Dot and I were born early in the war. Dad was too old to be conscripted. He had served in WW1, had been wounded, gassed and taken prisoner. He was successfully treated in a German hospital but still walked with a heavy limp.  However, he was in the ARP – Air Raid Precaution – and had a big heavy khaki overcoat to prove it. In the winter, when he wasn’t wearing it, it was put on our shared bed to give extra warmth – no heating in those days and we would get ice on the inside of the windows. I remember the sound of German bombers overhead as we sat and whispered to each other in case they heard us. If bombs fell, mummy used to tell us it was our neighbour having coal delivered. For a while we slept under the table but later had an Andersen shelter put up in our back garden.  It was a curved corrugated iron structure covered with soil and dug into the ground. There were two sets of bunks and mum, my big sister Pat and my two brothers, David and Lewis, sat in there if an air raid warning went off. Dad used to stand outside on the step and peer up at the sky. I was very afraid he would get hit. The shelter was dark, smelly, damp and full of cockroaches. I don’t remember this story but was told it. Early on we didn’t have our own shelter and used to share with a neighbour across the road. One night there was an air raid warning – a horrible siren that, if I hear it now, gives me the heebie-jeebies. The family got across to the shelter, mummy carrying Dot, but when they settled in, they realized I was missing. I had been left in bed! Mummy ran back and met an air raid warden, a sort of marshal managing the area. He told her off for being out during an air raid. Anyway, she rescued me, none the worse. We all had gas masks in case there was a gas attack. At first, if needed, Dot and I could be placed in a sort of hood and someone would have to pump filtered air into it. Later we had our own Mickey Mouse masks with a “nose” that went up and down as we breathed. I don’t think they were ever needed.

Later on, south-east England was targeted by “doodlebugs”. The British are good at making fun of things they are afraid of and this was the REALLY scary V1 and V2 pilotless rockets with enormous explosive power that were launched from northern Europe. The V stood for the German word for “revenge”. Over 100 a day were launched to begin with until the Royal Airforce was able to identify the launch sites and gradually bomb them. Daring pilots would even fly alongside them and use their plane’s wings to tip them over so they fell into the sea. I can also remember seeing searchlights spotlight them in the sky. One fell near enough to our home to shatter all the windows and to blow down the inside walls of Mr. Berry’s house. I remember going in there when it was tidied up and having fun stepping over the walls from one room to another. I still have a fear of thunder and will never walk under a railway bridge if a train was going over.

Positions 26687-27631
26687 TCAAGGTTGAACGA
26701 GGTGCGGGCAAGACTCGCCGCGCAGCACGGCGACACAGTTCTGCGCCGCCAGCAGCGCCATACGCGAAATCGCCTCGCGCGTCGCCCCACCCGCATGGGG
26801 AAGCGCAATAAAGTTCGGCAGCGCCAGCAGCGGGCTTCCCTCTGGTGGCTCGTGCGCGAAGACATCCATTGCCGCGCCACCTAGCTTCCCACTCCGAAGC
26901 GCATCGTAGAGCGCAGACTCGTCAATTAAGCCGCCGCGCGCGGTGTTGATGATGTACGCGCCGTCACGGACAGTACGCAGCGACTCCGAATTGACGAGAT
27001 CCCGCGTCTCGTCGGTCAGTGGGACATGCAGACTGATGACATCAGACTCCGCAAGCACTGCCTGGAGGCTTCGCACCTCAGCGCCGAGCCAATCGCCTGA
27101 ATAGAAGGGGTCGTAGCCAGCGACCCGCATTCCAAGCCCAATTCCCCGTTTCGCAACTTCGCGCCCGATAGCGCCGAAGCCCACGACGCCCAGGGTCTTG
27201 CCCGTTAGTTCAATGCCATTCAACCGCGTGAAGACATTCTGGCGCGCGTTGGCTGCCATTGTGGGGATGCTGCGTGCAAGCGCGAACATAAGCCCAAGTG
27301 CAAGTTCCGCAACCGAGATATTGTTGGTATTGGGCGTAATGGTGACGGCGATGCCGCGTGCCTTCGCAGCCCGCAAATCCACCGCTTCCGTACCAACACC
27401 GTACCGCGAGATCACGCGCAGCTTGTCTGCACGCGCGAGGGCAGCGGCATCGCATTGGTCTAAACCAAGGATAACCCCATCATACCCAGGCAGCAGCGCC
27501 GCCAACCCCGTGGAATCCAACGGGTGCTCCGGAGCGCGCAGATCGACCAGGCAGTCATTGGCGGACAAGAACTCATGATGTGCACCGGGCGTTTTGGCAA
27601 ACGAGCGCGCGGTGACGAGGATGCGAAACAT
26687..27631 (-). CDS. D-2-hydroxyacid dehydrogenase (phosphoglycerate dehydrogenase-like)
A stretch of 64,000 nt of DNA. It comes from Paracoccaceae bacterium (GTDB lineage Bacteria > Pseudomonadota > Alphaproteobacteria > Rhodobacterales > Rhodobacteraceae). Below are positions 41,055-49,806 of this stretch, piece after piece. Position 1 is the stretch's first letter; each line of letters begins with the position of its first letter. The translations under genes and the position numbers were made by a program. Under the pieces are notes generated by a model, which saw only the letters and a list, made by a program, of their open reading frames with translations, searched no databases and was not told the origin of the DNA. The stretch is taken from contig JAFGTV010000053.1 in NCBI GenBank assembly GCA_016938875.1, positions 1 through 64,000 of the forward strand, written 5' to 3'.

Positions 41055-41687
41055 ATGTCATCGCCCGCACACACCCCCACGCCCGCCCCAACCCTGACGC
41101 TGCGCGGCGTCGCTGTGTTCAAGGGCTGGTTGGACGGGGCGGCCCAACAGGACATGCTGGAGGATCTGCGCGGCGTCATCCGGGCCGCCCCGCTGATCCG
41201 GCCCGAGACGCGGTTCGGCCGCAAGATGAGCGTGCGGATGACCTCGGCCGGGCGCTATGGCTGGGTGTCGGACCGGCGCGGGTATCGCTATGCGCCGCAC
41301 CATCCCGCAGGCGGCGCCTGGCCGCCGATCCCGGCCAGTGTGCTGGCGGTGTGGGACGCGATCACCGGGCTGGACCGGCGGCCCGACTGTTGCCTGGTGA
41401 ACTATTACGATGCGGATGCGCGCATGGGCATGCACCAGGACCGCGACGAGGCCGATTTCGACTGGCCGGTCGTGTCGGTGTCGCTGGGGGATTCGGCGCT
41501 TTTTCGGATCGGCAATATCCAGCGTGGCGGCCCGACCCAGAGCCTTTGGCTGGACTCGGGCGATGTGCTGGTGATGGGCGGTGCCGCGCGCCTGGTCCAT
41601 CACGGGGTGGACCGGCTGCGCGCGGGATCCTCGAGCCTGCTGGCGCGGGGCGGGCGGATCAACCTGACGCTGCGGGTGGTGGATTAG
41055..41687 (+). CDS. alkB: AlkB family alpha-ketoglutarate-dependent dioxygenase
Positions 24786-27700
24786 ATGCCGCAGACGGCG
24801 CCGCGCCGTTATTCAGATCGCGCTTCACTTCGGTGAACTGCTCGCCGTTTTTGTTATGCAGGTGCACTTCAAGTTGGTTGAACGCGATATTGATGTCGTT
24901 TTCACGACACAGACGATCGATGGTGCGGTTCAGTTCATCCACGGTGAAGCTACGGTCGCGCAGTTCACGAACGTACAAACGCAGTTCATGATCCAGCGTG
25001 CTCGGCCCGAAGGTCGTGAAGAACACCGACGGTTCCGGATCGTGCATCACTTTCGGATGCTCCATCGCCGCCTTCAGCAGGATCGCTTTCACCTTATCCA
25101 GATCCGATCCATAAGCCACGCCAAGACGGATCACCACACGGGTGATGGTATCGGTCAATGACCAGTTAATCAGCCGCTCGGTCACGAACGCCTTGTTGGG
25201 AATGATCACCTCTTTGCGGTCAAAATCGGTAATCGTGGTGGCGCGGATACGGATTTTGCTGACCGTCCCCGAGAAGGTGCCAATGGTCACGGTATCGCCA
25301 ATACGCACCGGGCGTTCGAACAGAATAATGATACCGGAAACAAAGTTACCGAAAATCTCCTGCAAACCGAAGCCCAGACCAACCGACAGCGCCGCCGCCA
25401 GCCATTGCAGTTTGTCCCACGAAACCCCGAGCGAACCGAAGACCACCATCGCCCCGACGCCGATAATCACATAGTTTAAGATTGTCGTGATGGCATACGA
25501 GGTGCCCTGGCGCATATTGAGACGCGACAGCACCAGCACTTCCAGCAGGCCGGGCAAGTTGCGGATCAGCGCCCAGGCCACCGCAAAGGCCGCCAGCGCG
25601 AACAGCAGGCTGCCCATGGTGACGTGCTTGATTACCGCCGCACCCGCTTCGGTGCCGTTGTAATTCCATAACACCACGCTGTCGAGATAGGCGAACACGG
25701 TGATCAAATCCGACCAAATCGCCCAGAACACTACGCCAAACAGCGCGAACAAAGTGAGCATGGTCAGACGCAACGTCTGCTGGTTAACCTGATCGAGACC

Dot and I were evacuated for part of the war. Many children from the cities were systematically moved into the country and billeted on more or less willing country dwellers. We went with mummy as we were very young. We went to the Malvern Hills and stayed with a couple of women called May and Edna – our middle names. I don’t think it was a happy visit since when, later in the war we asked to return, we were denied.

My mother must have taught us to read as we read very early. I seem to remember going to the optician’s – as it was called then – for an eye examination at a very early age and the optician didn’t believe I could read the letters on the chart or the book I was given. He said I’d learned it by heart. Dot and I used to walk to the library – probably about a mile away – several times a week, escorted by our beaux – mine was Alan Westmorland and Dot’s was Raymond Barker. Raymond had big ears and dad used to sing, “Red sails in the sunset” whenever Raymond called to ask if Dot could come out to play. The library was in a wooden hut, heavily creosoted to black and that’s another “smell” memory that lingers.

Although there was a war on, followed by food rationing until the 50s, we managed to celebrate. It was chicken for Christmas dinner and mummy scrimped and saved to produce a Christmas pudding that we all got to stir. At Easter we had hollow chocolate Easter eggs that we sat on the edge of the table singing “Humpty, Dumpty” then letting the eggs fall onto newspaper spread on the floor to break into mouth-sized pieces. We had parties on our birthdays. After a big street bonfire on VE Day (Victory in Europe) we continued the tradition each November. We made a guy and pushed it round the streets for “penny for the guy” and on Bonfire Night there was a big bonfire at a street crossing with wood collected and hoarded or pinched from the bonfires in other streets.